Justice On The Line: Prosecutorial Screening Before Arrest, Adam M. Gershowitz

Faculty Publications

Police make more than eleven million arrests every year. Yet prosecutors dismiss about 25% of criminal charges with no conviction being entered. Needless arrests are therefore clogging the criminal justice system and harming criminal defendants. For instance, Freddie Gray was fatally injured in police custody after being arrested for possession of a switchblade knife. Prosecutors later announced, however, that they did not believe the knife was actually illegal. If prosecutors had to approve warrantless arrests before police could take suspects into custody, Freddie Gray would still be alive. Yet prosecutors’ offices almost never dictate who the police should or should ...


Workplace Sexual Harassment: Assessing The Effectiveness Of Human Rights Law In Canada, Bethany Hastie Aug 2019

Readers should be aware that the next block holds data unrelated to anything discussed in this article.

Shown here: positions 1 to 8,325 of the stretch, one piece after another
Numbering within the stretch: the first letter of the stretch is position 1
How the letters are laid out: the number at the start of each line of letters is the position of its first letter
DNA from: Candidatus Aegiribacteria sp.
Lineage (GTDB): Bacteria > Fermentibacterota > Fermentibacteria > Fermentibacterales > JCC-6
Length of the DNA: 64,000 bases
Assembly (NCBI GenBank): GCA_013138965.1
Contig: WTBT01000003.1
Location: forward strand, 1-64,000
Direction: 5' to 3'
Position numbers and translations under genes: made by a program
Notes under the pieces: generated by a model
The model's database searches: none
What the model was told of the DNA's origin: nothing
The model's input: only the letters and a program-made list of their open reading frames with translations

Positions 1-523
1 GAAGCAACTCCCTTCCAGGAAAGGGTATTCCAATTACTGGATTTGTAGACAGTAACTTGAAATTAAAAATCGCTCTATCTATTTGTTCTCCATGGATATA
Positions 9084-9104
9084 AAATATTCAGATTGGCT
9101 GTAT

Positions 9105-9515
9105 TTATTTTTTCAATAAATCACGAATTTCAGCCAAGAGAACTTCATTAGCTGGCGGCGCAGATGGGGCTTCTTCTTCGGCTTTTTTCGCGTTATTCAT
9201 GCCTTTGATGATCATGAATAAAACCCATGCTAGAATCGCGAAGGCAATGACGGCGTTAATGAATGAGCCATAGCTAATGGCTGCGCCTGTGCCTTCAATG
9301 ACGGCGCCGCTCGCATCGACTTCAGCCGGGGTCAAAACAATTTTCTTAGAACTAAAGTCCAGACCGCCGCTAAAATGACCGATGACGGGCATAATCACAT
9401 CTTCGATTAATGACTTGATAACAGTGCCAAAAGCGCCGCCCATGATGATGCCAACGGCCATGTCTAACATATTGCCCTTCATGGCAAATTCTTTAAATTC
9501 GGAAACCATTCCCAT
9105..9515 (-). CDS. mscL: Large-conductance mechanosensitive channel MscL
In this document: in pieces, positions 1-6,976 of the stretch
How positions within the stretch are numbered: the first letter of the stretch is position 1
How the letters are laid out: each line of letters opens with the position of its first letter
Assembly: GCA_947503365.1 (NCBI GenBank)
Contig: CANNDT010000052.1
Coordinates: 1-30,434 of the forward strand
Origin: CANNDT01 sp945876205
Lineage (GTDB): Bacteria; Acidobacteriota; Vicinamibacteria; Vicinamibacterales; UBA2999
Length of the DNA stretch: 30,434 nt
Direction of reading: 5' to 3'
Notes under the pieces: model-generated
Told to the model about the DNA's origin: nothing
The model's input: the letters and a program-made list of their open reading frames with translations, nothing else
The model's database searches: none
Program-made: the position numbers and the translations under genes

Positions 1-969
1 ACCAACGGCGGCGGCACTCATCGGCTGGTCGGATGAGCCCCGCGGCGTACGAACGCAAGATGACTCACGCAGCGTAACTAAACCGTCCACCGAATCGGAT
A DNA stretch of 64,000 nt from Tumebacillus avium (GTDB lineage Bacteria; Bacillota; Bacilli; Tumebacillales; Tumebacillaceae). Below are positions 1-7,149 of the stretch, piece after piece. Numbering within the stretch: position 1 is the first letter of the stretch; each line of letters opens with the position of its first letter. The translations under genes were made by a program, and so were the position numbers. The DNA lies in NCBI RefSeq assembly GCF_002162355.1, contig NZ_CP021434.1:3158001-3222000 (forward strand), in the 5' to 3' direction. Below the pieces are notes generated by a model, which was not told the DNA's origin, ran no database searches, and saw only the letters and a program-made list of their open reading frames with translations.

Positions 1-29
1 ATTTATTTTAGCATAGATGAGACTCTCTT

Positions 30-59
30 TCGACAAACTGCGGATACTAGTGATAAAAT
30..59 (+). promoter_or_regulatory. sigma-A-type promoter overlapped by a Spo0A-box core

Workplace Sexual Harassment: Assessing The Effectiveness Of Human Rights Law In Canada, Bethany Hastie

Faculty Publications

This report analyzes substantive decisions on the merits concerning workplace sexual harassment at each of the BC and Ontario Human Rights Tribunals from 2000-2018, with a view to identifying how the law of sexual harassment is understood, interpreted and applied by the Tribunals’ adjudicators. In particular, this report examines whether, and to what extent, gender-based stereotypes and myths known to occur in criminal justice proceedings arise in the human rights context.

This report examines substantive decisions on the merits for claims of workplace sexual harassment from 2000-2018 in BC and Ontario. The limitation to substantive decisions allows for a greater ...


The Superiority Of The Digital Service Tax Over Significant Digital Presence Proposals, Wei Cui Jul 2019

The Superiority Of The Digital Service Tax Over Significant Digital Presence Proposals, Wei Cui

Faculty Publications